Gaule, the four Sonnes of Amon, the to Skinner, I can only express my Tales of Robin Hoode, and such other opinion that it ought to be more gelike Fables, yet were they thought very nerally used; for a better single word trimme and gay geare to occupy the has not been substituted. people's ears with all."
“ And they took up twelve baskets ful of Preface to Gaulthere's Homilies.
the gobets and of the fishes.” 6 Mark. " So that we now run hither and thither to find out mediators; and therefore for
22. GYE, or GIE. the cutting off of all this geare, it is said
"O Lord, my soule and eke my body gie." that God holpe himself," &c.
Chaucer's Second Nonne's Tale.
Ibid. “ Let us paciently abide all this geare.” [i. e. jests, scoffs, derision, &c.] Ibid.
“ Noble Princes, your reason do applye “ And yet overcame all this geare, and
“ So prudently to govern them and gye.” bare it paciently." Ibid.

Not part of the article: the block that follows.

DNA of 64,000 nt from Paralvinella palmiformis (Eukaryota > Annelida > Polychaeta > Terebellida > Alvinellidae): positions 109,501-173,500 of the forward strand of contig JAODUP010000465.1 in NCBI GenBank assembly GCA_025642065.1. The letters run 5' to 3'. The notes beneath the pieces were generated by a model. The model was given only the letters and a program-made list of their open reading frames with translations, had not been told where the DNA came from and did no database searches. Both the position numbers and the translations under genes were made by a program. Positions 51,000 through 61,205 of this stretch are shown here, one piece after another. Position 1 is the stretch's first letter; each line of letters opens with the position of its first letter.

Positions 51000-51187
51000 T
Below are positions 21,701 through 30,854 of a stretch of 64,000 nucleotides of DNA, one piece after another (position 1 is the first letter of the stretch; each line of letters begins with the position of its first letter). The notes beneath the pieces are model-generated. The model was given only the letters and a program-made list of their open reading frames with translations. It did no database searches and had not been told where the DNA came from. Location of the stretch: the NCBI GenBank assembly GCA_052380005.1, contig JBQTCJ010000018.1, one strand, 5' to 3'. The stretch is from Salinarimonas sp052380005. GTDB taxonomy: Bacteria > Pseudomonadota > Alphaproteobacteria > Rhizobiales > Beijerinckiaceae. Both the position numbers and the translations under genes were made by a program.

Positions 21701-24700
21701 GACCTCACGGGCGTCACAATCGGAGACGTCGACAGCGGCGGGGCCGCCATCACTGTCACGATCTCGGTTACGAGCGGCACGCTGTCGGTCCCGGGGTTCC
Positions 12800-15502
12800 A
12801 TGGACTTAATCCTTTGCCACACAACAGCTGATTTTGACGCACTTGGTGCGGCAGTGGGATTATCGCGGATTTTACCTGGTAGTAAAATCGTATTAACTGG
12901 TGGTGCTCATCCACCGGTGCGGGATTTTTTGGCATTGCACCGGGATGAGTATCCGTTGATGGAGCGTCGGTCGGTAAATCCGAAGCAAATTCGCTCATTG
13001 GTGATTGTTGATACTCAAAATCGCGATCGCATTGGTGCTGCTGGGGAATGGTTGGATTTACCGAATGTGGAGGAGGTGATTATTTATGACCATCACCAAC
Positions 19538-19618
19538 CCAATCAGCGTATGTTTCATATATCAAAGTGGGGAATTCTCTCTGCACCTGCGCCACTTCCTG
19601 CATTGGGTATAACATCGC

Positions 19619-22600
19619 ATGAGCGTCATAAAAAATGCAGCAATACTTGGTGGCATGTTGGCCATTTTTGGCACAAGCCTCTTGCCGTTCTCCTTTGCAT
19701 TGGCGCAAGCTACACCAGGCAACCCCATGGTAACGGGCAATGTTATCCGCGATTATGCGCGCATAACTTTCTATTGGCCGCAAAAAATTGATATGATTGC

Lydgate's Bochas. “And therefore wheo we see all this geare."
Skinner calls it vox nautica, aod I [i. e. worldly cares, frauds, &c.] Ibid.
am told a certain rope is so termed “ This geare is in those places to be seen." by mariners. Ash says, this word is [i.e. Popish eanons, masse, &c.] Ibid. obsolete, and so it is, guide being now
English and French Authors compared. [March, used instead, but whether with any events, which have distinguished the advantage is questiopable. Both are various epochs since that period, have from the French.
certainly borne ample testimony to 23. GLADE.
the truth of the position) that these Most of the instances given by Joho. ' two nations have, both in the cabinet son of the usage of this word, are in and in the field, swayed jointly with direct opposition to the derivation an unusual preponderance the balance (interstilium sylvaticuni), and I beg of power on the great theatre of leave, amongst other reasons for its Europe. Of vast internal resources, being always understood to mean and inhabited respectively by a peo- : (when used) a gloomy glade, a glade ple of active and enterprising genius, obscure, to adduce the following quo- iheir most sagacious statesmen have tation from Erasmus on St. Matthew: perceived the advantage which their “ Though nygbte were at hande, for now situation by nature, joined with their the sun was gone to glade."
other springs of wealth and of power, (To be continued.)